EAGLE - New America High School will move into one of local high schools, not the lower level of Eagle Valley Elementary School.
The decision comes after dozens of Eagle Valley Elementary School parents stormed a school board meeting, protesting a school district plan to put the high school in the lower level of their school - a plan they said they knew nothing about until it showed up on the school board agenda.
"You don't poke the mama bear," said one EVES parent after the school board decided not to move New America into their building.
After that initial firestorm, the school board postponed a decision and ordered the district administration to gather more information.
The school district distributed a survey asking about New America High School, student fees and other issues. New America has 62 students, and most are native Spanish speakers, as are their families.
The letter announcing the survey was bilingual, but the survey was not - the school district didn't translate into Spanish the survey dealing with its only predominantly Spanish-speaking school.
School district officials blamed the short time frame.
"We make every effort to translate documents for our non-English speaking families," the school district's Mike Gass said in a written statement. "Often, we have to choose between timelines, testing windows and scope of impact of the documents being translated."
"Eagle County Schools has two very dedicated staff committed to translation services and they are responsible for all departments and eighteen schools and the queue often is backed up for processing. This was a decision made by staff to get the survey out for the eight-day window to get the Board of Education the information requested," Gass wrote.
The decision to move New America is money motivated. It costs $120,000 a year to lease the second floor of a Gypsum office building where New America has been located since it was launched as a charter school by a Denver-based foundation.
The foundation picked up the tab for three years, with projections of 250 kids. The school has 62 students this year and topped out at 90 in the third year when the foundation walked away, and the school board took it on.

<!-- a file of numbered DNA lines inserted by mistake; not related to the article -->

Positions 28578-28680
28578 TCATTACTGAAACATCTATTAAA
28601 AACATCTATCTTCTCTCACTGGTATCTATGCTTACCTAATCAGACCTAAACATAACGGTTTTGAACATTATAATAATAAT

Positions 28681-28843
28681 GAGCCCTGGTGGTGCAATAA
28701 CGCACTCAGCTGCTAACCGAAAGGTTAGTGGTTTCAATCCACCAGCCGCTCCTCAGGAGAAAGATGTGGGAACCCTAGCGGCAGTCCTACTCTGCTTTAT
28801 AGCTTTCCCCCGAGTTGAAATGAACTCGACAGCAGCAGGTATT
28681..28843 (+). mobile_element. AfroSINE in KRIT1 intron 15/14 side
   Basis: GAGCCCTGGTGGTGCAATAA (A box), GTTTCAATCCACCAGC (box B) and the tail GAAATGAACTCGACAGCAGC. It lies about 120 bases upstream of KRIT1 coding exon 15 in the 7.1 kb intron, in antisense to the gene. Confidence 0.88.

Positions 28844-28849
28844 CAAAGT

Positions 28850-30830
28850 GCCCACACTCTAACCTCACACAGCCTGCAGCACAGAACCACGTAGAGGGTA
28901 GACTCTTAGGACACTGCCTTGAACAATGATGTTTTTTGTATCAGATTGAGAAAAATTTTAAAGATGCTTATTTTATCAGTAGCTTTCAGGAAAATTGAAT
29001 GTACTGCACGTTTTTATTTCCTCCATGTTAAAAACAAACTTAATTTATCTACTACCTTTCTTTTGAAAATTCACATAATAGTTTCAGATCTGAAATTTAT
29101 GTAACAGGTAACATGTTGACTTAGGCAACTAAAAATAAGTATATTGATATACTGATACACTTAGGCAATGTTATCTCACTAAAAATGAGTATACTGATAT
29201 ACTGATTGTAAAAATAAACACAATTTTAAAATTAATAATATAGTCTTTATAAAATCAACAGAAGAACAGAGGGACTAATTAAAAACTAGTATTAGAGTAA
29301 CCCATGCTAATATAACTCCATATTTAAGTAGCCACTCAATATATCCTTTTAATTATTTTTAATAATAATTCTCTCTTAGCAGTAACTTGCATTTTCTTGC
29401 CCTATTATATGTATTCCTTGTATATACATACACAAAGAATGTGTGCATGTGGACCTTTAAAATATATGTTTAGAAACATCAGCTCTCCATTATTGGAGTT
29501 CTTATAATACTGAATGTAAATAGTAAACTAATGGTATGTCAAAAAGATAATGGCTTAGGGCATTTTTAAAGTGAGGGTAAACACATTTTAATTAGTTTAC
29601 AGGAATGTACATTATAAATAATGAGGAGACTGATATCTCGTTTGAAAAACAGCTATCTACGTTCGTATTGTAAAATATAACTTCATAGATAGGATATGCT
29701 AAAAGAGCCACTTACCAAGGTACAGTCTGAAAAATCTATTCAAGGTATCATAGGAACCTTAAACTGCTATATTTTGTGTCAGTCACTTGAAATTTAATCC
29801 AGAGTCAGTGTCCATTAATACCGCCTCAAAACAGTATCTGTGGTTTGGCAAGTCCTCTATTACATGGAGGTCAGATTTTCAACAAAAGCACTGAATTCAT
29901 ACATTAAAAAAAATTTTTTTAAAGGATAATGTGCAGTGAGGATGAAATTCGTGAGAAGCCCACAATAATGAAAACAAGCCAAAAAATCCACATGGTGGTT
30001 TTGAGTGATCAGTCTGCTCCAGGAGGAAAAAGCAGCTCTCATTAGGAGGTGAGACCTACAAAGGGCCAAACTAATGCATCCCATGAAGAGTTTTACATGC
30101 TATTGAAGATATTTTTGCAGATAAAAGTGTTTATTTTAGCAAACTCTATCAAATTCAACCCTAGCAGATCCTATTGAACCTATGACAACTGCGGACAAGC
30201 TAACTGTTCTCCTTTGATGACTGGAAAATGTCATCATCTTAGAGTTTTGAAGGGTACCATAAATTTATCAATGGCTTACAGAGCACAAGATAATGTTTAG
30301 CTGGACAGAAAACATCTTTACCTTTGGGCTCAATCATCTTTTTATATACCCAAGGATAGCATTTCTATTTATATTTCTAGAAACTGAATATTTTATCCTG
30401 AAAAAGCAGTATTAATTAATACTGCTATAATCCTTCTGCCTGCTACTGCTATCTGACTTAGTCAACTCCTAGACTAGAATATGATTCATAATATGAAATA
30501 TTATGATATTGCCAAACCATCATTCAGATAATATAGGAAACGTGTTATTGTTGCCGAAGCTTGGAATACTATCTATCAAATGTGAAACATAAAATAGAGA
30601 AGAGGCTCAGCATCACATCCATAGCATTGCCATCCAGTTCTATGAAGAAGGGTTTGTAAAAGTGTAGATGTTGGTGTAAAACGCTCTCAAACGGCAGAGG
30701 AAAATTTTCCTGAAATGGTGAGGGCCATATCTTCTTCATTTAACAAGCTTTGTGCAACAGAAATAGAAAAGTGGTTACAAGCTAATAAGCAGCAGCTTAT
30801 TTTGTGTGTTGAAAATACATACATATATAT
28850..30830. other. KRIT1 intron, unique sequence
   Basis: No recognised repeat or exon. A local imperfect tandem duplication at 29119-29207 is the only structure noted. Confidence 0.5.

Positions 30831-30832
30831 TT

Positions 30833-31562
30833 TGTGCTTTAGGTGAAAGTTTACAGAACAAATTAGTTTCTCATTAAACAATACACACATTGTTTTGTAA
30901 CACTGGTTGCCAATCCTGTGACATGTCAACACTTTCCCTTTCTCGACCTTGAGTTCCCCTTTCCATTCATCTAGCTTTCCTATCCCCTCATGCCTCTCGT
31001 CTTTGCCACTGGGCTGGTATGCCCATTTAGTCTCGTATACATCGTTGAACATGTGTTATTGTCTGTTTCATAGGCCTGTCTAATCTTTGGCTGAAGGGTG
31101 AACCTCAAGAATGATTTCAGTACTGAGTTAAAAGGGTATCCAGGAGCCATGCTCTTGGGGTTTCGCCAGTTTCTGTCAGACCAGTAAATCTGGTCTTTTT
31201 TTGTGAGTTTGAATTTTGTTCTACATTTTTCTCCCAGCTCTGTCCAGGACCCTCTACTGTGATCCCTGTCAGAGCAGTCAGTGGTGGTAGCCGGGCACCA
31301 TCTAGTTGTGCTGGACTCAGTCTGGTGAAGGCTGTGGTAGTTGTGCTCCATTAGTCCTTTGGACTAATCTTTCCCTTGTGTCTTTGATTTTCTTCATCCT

New America High School needs 120 students to break even.
Moving New America into another building will shift its nature from an independent high school to a high school program, said Principal Kathy Brendza.
"It will be tough to maintain its identity as a separate high school," Brendza said. "What has changed is that we don't have a home, and we have 62 students who need one."
That home, the school board decided, will be in one of the three high schools: Eagle Valley, Battle Mountain or Red Canyon.
"There is support for New America High School. The question came down to where," Gass said.
"I think the existing high schools are the only option," said school board member T.J. Johnson.
Gass said he met with the staffs of the school district's three high schools - Eagle Valley, Red Canyon and Battle Mountain - discussing pros and cons.
"High schools are not meeting the resistance that other facilities brought," Gass said.
If they want to stay where they are next year, New America High School has to raise
around $250,000 in about three weeks.
School board president Jeanne McQueeney isn't a fan of forcing New America to raise its own support.
"This rubs me the wrong way. We would not tell any of our other programs that they have to raise the money if they want to stay in existence," McQueeney said.
McQueeney added that 60 students is not enough to warrant their own school.
"As we're determining what kind and what size of district we're going to be, I don't think any group of 60 kids should have their own school," McQueeney said. "We can't do it with 60 special needs kids, we can't do it with 60 gifted kids. It's not efficient."
In the meantime, New America students are waiting to learn what happens next.
"This has been tough on the kids. They read, they hear, they know," Brendza said.
Staff Writer Randy Wyrick can be reached at 970-748-2935 or email@example.com.